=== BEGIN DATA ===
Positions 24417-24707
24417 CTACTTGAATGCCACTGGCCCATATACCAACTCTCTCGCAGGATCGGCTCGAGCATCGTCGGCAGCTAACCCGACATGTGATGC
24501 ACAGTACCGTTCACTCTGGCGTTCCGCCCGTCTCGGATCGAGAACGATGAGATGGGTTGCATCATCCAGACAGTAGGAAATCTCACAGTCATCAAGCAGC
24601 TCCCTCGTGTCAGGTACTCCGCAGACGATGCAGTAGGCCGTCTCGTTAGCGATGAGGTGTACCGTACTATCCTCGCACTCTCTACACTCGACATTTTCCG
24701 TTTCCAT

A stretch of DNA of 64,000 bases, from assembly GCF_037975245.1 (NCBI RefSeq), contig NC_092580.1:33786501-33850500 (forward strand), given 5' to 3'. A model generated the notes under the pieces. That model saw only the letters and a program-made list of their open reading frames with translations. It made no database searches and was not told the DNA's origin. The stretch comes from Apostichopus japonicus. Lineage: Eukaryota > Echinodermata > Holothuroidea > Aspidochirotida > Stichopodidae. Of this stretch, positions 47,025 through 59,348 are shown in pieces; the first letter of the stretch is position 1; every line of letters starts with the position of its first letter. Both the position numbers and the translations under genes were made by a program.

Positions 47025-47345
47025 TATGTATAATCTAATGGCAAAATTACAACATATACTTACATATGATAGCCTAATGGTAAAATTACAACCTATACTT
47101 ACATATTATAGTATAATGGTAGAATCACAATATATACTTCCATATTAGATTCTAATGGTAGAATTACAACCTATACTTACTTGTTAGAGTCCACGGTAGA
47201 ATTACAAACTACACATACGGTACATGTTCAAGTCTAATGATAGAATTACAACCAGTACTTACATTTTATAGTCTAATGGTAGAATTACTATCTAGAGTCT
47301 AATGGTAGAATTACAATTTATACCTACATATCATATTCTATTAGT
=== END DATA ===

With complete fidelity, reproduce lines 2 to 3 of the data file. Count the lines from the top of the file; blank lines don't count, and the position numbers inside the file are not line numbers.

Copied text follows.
24417 CTACTTGAATGCCACTGGCCCATATACCAACTCTCTCGCAGGATCGGCTCGAGCATCGTCGGCAGCTAACCCGACATGTGATGC
24501 ACAGTACCGTTCACTCTGGCGTTCCGCCCGTCTCGGATCGAGAACGATGAGATGGGTTGCATCATCCAGACAGTAGGAAATCTCACAGTCATCAAGCAGC